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Council of Europe recognizes lab primate suffering

New Council of Europe guidelines for the housing and care of laboratory animals are coming into force this month, which raise further questions about the suffering of primates in laboratories.

The guidelines note: "..... keeping non-human primates in the laboratory creates a number of problems which are not shared with other commonly used laboratory animals; they are not domesticated, but are wild animals; they are more alert and thus highly reactive to unfamiliar stimuli. ...They will retain most of the attributes of their wild conspecifics". They go on to concede that: ".... non-human primates have advanced cognitive capabilities and complex foraging and social behaviour and require complex, enriched environments to allow them to carry out a normal behavioural repertoire".

The guidelines emphasise that non-human primates used for scientific research should be captive-bred and, where practicable, reared on site to avoid transport stress, pointing out that "..wild caught animals ...present health hazards to staff, have unknown histories and are likely to be more afraid of humans. .... there can be a significant mortality among the animals at the trapping site and during transfer to the source country holding site".

10,000 monkeys are used in experiments across Europe, with over 4,600 used in the UK each year. There are no accurate records of how many wild-caught monkeys are used in experiments in the EU, but it is estimated by the European Commission to be as many as 1,000 per year.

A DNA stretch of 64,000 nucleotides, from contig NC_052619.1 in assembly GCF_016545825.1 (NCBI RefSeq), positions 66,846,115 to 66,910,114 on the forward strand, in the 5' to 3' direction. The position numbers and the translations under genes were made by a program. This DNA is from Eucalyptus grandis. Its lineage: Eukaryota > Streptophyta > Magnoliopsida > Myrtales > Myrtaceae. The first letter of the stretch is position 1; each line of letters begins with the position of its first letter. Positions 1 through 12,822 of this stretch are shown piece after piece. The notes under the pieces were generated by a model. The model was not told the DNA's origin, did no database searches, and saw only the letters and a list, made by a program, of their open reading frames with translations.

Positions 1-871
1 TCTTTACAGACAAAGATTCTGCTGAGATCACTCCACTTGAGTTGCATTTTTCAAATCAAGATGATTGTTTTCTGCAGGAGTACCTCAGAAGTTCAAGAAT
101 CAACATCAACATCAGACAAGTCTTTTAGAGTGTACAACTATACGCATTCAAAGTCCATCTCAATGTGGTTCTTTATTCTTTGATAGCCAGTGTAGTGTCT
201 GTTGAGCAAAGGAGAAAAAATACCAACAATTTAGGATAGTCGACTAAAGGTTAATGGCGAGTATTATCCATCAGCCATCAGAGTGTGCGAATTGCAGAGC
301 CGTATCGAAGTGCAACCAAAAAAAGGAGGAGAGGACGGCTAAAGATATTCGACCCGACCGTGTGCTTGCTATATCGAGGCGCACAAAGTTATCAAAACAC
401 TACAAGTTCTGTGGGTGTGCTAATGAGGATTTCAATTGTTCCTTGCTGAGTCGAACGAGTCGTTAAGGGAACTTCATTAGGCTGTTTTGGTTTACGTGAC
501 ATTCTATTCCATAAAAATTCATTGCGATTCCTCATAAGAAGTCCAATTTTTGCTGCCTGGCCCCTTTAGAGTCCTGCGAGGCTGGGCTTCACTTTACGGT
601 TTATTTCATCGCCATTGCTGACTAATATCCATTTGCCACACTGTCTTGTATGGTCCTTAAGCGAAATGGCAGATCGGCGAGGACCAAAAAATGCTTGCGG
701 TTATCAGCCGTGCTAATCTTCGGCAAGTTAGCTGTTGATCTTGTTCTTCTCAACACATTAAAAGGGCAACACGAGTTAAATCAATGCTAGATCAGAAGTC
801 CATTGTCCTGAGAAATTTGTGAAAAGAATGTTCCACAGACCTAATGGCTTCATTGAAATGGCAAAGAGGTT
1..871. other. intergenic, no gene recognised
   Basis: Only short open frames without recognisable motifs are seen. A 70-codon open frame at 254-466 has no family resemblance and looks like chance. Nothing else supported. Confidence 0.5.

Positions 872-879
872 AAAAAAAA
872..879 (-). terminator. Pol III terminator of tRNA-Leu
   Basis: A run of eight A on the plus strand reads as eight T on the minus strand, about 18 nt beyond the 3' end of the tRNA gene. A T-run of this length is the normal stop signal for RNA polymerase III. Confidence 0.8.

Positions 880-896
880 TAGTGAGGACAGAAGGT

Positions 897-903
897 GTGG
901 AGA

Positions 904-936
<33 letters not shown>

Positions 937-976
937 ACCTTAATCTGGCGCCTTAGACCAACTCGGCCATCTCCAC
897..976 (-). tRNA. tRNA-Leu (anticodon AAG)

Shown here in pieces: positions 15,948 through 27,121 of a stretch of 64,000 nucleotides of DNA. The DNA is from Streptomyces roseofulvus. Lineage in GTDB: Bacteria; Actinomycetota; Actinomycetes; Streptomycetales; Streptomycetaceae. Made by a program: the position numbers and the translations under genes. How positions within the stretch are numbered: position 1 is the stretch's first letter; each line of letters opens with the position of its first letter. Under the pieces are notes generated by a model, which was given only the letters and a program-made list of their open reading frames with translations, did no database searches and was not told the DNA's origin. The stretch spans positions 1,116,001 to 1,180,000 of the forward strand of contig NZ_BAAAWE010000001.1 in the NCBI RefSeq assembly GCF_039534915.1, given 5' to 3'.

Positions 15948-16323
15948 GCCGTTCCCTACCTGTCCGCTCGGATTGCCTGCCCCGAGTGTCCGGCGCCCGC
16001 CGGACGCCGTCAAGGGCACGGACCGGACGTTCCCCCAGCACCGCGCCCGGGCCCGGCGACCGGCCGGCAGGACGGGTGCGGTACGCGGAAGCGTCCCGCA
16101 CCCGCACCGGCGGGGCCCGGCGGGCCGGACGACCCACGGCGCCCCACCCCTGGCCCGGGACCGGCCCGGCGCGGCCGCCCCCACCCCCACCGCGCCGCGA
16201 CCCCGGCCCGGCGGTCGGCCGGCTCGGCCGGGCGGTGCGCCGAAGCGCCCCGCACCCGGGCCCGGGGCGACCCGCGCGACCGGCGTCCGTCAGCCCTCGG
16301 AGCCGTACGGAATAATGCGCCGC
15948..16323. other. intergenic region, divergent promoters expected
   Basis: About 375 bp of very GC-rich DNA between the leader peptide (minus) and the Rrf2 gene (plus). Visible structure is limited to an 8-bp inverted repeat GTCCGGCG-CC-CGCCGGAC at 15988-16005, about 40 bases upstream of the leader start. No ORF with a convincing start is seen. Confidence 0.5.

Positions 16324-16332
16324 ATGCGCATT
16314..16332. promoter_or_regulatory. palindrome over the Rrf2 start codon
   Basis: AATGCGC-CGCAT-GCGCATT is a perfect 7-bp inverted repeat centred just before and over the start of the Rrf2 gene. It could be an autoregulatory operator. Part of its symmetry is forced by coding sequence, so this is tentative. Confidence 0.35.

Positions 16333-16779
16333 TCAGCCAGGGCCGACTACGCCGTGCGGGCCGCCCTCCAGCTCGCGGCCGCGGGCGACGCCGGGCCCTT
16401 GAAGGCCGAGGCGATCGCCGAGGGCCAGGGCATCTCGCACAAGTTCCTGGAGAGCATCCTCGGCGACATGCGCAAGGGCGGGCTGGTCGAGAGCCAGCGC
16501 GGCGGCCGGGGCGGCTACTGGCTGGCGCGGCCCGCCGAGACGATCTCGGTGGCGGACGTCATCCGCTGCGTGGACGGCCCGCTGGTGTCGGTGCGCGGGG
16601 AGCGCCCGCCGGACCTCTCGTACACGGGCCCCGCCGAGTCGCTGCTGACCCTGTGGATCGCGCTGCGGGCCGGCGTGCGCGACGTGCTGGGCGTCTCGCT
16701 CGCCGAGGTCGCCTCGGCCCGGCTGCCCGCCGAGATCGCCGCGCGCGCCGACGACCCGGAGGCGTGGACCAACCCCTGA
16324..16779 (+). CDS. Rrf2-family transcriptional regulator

Jan Creamer, chief executive of ADI & NAVS, commented: "The new Council of Europe guidelines clearly acknowledge the immense suffering of primates in laboratories and highlight the need for action on this issue. Sadly, we have seen in the past how husbandry guidelines for laboratory animals are often routinely ignored without sanction. The only way to protect these animals is to make a genuine commitment to ending these tests. Fortunately, an increasing number of MEPs agree and support is rising for affirmative action to protect primates".

Last week 173 MEPs signed a Written Declaration (40/2007), which urges the European Commission to use the revision process of animal experiments Directive 86/609/EC to end the use of Great Apes and wild-caught monkeys in research, and to establish a timetable to end all experiments on primates.

Animal Defenders International & NAVS
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